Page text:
This HBO Max comedy recounts the story of the first female erotic magazine

It’s California, in the early seventies, and no publisher dares to take on The Matriarchy Awakens, the feminist magazine young journalist Joyce Prigger (Ophelia Lovibond) has long dreamed of publishing. Until one person emerges who is willing to take a crack at it – the slightly zany but savvy porn publishing magnate Doug Renetti (Jake Johnson). But with one catch: each issue must feature an explicit nude male centerfold in order to lure in female readers. Thus, Minx is created. The magazine from which the breezy but sharp HBO Max comedy series takes its name, with the entire first season out now.

Though not apt for the most puritanical viewers – it includes more full-frontal male nudity than any other series today – Minx is actually surprising, charming, and not nearly as shallow as it might sound. Its two lead characters are quite the contrast but destined to end up understanding each other as together they traverse the road to success. The series spurns cliches and stigma but is full of contradictions. There’s more to her than just an idealistic, well-educated, wealthy feminist who dreams of winning a Pulitzer; and neither can he be dismissed as a mere misogynistic porn tycoon who cares only about saving his business.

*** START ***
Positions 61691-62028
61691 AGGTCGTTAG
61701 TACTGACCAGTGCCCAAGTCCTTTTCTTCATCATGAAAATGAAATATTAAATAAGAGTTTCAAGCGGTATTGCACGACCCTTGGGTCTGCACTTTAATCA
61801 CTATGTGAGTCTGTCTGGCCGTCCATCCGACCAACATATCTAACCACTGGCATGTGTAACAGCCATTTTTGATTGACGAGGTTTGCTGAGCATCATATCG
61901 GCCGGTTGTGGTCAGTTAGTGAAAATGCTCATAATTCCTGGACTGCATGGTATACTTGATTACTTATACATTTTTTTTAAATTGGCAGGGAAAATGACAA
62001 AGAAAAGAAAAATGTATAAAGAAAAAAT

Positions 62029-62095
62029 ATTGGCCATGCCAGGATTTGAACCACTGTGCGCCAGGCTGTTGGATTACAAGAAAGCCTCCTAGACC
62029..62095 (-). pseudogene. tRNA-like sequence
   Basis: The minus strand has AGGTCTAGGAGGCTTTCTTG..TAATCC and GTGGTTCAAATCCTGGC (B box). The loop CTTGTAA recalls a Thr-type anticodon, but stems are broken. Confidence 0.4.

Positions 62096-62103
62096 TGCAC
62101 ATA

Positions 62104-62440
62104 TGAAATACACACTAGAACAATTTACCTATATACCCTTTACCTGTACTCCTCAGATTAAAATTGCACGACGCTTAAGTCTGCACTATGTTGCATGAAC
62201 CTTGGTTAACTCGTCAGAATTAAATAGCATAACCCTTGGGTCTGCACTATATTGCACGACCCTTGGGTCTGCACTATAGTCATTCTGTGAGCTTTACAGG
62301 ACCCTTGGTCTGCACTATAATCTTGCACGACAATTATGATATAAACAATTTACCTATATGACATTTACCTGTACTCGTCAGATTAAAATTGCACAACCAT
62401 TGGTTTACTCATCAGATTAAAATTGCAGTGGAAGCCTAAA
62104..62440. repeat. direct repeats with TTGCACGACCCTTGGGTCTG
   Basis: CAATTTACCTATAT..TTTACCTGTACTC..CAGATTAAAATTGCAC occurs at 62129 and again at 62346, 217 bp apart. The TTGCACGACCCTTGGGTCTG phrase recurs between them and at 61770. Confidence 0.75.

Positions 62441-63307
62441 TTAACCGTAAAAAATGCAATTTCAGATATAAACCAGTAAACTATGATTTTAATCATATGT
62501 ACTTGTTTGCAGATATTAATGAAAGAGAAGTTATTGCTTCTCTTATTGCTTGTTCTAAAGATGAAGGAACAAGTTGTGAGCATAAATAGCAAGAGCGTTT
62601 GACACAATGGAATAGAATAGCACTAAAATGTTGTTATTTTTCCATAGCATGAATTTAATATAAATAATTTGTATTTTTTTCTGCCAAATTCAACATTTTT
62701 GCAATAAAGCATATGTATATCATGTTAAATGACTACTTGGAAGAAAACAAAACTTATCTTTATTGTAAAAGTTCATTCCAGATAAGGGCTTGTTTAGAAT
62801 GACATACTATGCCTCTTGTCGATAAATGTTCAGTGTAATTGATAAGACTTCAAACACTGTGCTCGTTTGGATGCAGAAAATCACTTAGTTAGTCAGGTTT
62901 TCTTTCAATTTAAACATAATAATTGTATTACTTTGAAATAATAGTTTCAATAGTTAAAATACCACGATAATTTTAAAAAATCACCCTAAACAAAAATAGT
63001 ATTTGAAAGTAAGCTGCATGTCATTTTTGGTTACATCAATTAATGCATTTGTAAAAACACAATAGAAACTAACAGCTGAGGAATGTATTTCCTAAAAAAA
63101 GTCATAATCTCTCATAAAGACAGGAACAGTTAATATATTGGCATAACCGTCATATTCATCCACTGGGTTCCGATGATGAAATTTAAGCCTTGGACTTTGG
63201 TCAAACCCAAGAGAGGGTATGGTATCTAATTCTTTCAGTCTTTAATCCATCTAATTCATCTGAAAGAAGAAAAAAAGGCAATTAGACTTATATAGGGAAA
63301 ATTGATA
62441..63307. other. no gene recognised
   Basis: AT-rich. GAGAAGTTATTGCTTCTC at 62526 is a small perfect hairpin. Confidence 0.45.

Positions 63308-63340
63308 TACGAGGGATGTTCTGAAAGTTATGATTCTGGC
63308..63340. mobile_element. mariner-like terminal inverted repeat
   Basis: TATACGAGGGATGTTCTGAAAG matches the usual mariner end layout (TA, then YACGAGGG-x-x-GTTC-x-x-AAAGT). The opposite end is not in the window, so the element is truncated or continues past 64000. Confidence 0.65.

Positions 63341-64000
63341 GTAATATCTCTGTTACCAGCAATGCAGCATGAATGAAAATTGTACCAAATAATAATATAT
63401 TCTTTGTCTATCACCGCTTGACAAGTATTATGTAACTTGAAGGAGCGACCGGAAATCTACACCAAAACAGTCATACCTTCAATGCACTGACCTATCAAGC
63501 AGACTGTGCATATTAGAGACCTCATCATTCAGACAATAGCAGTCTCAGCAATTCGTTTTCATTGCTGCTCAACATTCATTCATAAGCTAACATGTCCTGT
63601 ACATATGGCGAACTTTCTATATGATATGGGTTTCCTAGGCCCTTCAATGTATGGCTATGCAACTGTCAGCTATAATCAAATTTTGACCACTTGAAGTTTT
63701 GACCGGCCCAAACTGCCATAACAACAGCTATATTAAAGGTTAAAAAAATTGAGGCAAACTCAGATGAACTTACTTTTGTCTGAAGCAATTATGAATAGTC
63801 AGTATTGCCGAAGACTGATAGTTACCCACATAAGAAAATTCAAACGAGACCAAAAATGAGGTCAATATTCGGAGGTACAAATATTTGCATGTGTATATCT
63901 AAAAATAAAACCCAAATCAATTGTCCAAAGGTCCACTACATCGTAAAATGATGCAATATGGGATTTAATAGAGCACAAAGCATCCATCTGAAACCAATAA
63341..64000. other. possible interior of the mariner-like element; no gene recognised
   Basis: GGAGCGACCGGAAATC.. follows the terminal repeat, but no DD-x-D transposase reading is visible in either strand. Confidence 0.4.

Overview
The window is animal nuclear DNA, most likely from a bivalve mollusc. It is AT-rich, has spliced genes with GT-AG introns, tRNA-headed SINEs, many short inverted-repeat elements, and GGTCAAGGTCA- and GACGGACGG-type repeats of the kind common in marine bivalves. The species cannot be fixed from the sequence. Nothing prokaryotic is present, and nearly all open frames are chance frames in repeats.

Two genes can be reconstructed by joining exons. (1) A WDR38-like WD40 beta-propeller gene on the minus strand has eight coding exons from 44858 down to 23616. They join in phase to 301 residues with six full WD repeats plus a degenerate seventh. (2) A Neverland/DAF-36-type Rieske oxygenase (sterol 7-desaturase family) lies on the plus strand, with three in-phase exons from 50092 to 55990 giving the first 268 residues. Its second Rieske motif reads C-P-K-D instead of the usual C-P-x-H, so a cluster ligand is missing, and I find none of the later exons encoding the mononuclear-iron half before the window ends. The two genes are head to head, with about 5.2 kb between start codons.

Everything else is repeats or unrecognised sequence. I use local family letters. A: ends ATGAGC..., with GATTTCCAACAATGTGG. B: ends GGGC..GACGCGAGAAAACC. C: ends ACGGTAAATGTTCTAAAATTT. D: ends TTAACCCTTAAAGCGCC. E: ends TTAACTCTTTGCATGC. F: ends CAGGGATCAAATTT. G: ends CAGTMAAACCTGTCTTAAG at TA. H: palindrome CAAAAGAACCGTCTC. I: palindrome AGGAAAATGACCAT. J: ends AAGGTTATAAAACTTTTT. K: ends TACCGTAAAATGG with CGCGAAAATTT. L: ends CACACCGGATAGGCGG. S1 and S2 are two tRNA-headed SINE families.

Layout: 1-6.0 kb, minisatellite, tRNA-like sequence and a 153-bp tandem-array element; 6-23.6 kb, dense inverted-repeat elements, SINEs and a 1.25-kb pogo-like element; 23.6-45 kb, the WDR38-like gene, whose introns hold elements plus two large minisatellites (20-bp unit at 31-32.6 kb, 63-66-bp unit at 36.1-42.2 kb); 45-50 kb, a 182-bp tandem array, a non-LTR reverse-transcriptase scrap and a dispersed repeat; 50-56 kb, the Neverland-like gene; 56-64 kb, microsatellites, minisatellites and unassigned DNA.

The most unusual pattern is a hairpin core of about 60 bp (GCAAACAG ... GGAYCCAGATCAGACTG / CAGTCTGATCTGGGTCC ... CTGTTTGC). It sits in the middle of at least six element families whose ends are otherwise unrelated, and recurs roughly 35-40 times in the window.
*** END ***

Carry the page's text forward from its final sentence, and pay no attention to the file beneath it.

Minx
Ophelia Lovibond and Jake Johnson. Minx, HBO Max

But the icing on the cake is the ensemble cast making up the magazine’s editorial team: Tina (Idara Victor), the secretary who pretty much runs the business; Bambi (Jessica Lowe), a model and adult movie star who under Joyce’s feminist influence starts to question the scripts that come her way; and Ritchie (Oscar Montoya), the gay photographer suffering from imposter syndrome. Shelly (Lennon Parham) merits special mention for her role as Joyce’s sister, a housewife who is more liberal than she seems with a real knack for generating headlines.

Directed by Rachel Lee Goldenberg, the multilayered series may be set in the seventies but addresses still current issues like equal pay, abortion, and the insecurity many females feel when walking the streets alone. Many of the dilemmas it raises are also just as relevant in 2022. Does porn for women objectify men or empower women? Is erotica really the right hook when it comes to key aspects of the feminist agenda? Why should we feel ashamed of our sex drive?

Minx
Minx

Echoes of reality

Although Minx is a fictional publication, screenwriter Ellen Rapoport (Desperados), who created the series, says she was inspired by magazines like Vivaand Playgirl, which mixed eroticism with articles on revolutionary feminism. Both magazines, incidentally, also found a devoted following among gay readers.

The first ten half-hour episodes of Minx thus have a lot to offer – shrewd and witty dialogue, a very nuancedproduction avoiding hang-ups, and a wide perspective on the struggle for equality and sexual freedom, without any moralizing. You’ll be left wanting more.

Helena Cortés
Helena Cortés. Journalist (by profession) and audiovisual communicator, is the girl on TV on ABC and ABC Play. I was analyzing series and programs in ‘Non Stop People’ (Movistar +) and Cope and now you can listen in to it on ‘Las cinco letras’ of the ‘El enfoque’ program on Onda Madrid. Learning and lecturing on Journalism at Universidad Carlos III.